He didn't promise immediate success. But while Louis van Gaal is laying the foundations for his new-look Manchester United, a growing section of supporters are disenchanted by their team's continuous vapid displays.
Much has been, and will continue to be, made of the fact that on Friday night, United - even after spending £150m last summer - couldn't even manage to score against League Two outfit Cambridge United. Chances were too few, build up play was slow and it was an all-round disappointing night.
*Another all-round disappointing night, correct.
Has there even been a match under Van Gaal where United have played to their best? Victories over Arsenal and Liverpool came with a certain element of luck attached towards the end of 2014, but so far they have failed to hit the heights of an early season stroll over Harry Redknapp's QPR.
Though even the 4-0 win at Old Trafford - which has been arguably their most impressive display - doesn't look as handsome considering the R's have lost all ten of their Premier League matches on the road this season.
United are a still work in progress, and Van Gaal has been keen to stress that.
Given his track record too before his arrival, there's faith still standing that the enigmatic Dutchman will get it right. He has to, really. Too much has been spent on a squad overhaul, and it's not even half complete if you believe what you read.
More big names have been linked. Gareth Bale. Lionel Messi. Mats Hummels. Marco Reus. Kevin Strootman. Paul Pogba. The list doesn't end, and it never will. The new £750m kit deal with Adidas (which starts next season) will see to that.
But what good are new big money signings if their best attributes aren't utilised? Will £120m be spent on Gareth Bale just to see him slot in at wing-back? It's all well and good experimenting, but Van Gaal will be dealing with very expensive pieces of a jigsaw.
You don't have to look far to see a case in point in the utilisation stakes.
Angel di Maria started life at Old Trafford with a spring in his step. His biggest assets - pace, desire, the ability to beat players - added a new dimension to United's midfield. In the early part of the season, the Argentinian won plaudits for being the club's new driving force through the centre of the pitch.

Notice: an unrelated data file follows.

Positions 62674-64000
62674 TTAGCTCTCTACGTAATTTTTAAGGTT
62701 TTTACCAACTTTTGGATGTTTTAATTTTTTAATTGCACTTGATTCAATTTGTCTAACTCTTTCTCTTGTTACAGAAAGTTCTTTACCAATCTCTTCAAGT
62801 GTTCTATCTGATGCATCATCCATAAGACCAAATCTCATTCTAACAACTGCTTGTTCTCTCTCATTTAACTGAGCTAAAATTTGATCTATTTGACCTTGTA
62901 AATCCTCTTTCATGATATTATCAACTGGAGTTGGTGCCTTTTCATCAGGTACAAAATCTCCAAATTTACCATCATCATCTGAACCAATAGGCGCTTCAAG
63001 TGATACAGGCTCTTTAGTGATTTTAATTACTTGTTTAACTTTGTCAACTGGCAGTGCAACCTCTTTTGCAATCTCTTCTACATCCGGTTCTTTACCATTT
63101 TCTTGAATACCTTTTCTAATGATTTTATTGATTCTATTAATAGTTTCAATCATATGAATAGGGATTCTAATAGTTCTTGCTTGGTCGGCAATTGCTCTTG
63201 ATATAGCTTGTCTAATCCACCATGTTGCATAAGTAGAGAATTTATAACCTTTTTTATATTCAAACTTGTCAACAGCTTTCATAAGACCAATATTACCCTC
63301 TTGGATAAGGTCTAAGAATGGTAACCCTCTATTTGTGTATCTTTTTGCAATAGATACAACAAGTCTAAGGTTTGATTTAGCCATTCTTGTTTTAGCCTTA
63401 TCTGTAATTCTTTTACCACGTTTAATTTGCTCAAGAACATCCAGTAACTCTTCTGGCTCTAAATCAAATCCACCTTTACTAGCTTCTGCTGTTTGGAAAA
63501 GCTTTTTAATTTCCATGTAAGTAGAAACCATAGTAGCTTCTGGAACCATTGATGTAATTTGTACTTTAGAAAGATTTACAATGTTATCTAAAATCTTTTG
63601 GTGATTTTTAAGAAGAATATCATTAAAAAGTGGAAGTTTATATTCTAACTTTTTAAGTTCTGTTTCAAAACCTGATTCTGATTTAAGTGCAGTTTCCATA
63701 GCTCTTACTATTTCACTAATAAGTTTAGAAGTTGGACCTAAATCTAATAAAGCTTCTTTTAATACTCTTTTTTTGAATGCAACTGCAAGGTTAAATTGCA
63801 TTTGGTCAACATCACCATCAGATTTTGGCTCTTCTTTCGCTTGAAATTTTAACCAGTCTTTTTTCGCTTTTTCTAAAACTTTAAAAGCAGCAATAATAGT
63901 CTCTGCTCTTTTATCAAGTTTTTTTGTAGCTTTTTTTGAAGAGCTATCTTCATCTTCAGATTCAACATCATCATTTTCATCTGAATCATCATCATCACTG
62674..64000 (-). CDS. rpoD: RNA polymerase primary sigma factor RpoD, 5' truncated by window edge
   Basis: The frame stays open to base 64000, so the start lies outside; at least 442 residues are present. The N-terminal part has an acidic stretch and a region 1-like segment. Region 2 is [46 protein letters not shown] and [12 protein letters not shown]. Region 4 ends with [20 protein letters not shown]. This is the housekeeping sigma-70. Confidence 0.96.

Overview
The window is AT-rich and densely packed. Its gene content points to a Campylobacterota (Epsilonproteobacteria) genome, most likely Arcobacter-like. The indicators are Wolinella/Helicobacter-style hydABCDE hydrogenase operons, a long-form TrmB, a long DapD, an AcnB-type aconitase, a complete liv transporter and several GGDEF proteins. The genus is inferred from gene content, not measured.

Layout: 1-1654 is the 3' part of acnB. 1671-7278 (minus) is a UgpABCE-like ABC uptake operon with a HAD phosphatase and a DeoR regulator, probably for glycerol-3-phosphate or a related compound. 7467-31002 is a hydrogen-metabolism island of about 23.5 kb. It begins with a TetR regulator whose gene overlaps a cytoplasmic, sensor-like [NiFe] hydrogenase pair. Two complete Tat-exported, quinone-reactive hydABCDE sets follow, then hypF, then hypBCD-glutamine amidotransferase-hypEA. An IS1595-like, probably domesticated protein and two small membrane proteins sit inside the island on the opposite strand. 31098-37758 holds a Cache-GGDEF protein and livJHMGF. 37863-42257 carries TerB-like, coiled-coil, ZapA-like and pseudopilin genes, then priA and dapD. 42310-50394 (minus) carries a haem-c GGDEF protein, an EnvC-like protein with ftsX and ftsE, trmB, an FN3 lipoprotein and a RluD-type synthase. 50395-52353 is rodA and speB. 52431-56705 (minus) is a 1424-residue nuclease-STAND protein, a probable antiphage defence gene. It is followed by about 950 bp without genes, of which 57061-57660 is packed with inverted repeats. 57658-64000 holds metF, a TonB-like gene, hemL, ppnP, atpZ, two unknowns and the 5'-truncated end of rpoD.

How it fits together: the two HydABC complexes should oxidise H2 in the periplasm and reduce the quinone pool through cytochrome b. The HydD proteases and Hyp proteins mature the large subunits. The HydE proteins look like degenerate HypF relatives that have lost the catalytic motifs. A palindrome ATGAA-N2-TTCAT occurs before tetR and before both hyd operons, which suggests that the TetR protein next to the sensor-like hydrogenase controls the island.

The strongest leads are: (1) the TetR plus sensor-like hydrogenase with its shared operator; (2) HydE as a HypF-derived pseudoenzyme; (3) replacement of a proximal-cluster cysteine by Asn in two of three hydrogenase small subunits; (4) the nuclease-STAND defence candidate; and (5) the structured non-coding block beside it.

Injury took its toll, and Di Maria played just 30 minutes of football over seven Premier League games through December and the start of January - with an added half an hour in United's FA Cup third round win at Yeovil.
That afternoon, Di Maria netted a breakaway goal from his position up front after being slotted in to a one-on-one situation by Wayne Rooney. He took the goal with the aplomb expected of somebody who would cost £60m, and all was well.
However, Van Gaal's insistence to stick with Di Maria as a forward since then has been counter-productive. He may not have appeared there last time out at Cambridge, but the Dutchman has explained that he likes having the option of Di Maria's pace 'to make the pitch bigger' - and given 4-4-2 'makes his ass twitch' - it won't be the last time the former Real Madrid man plays there.
But if that's the plan, the team need to play to his strengths. United cannot rely on the threat of Di Maria's pace in behind if they don't actively look to use it.
The only thing it will force defences to do is drop back, and while that's maybe that's what Van Gaal in terms of making the pitch bigger, United have shown little-to-no aptitude of how to break down a well-organised unit that sits in front of them.
If you've watched a Manchester United game this season, you'll know just how mundane a watch it has turned into. It's a chore, even. Defensive solidity and possession football have been (somewhat) mastered, but the will of United to play sideways makes it seem like a mistake that 'safe-passing master' Tom Cleverley was shipped out to Aston Villa at the start of the season.
It wasn't (of course it wasn't), but Cleverley's style is the exact style of football United were supposed to be looking to get away from.
The fact of the matter is, Di Maria's talents are limited playing with his back to goal. So Van Gaal has a choice to make. Either stop trying to fit square pegs in round holes - or find a cultivate a playing style to suit him, show some element of directness, and get him playing on the front foot.
It's a complete waste of money, otherwise.
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